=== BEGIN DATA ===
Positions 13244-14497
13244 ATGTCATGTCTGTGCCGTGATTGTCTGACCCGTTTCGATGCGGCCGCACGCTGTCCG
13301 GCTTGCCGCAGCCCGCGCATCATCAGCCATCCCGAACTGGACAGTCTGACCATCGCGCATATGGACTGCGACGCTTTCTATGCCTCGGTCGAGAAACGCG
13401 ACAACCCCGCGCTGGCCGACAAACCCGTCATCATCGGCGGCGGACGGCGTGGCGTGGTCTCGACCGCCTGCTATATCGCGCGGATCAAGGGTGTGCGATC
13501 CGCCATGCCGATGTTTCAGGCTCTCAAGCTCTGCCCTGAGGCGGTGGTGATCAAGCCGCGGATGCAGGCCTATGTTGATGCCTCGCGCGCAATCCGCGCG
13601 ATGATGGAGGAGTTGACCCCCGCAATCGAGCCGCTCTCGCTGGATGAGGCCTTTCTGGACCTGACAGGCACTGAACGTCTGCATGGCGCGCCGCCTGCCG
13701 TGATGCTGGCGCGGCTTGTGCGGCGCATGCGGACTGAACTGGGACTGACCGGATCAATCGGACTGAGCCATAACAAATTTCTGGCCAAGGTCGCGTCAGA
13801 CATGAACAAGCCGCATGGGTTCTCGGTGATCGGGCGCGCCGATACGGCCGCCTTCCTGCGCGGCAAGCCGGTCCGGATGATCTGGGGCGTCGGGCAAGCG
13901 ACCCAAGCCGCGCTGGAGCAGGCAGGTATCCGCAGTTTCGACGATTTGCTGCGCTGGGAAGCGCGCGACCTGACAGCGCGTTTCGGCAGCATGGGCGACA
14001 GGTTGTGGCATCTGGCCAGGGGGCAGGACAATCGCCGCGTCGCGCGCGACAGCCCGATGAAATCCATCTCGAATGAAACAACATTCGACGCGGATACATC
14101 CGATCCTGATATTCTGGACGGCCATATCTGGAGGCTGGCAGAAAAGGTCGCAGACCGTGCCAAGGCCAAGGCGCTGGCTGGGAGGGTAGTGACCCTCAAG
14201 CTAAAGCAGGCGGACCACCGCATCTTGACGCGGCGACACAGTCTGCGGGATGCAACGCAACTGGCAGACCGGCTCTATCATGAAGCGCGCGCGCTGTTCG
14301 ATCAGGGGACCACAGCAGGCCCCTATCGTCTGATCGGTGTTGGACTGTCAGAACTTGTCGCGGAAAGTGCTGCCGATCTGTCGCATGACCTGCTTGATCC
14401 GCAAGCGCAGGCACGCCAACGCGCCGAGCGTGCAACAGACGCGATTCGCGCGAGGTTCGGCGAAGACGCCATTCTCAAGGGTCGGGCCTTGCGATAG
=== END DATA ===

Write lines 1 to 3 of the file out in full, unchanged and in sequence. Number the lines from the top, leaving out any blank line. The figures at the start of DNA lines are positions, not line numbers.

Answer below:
Positions 13244-14497
13244 ATGTCATGTCTGTGCCGTGATTGTCTGACCCGTTTCGATGCGGCCGCACGCTGTCCG
13301 GCTTGCCGCAGCCCGCGCATCATCAGCCATCCCGAACTGGACAGTCTGACCATCGCGCATATGGACTGCGACGCTTTCTATGCCTCGGTCGAGAAACGCG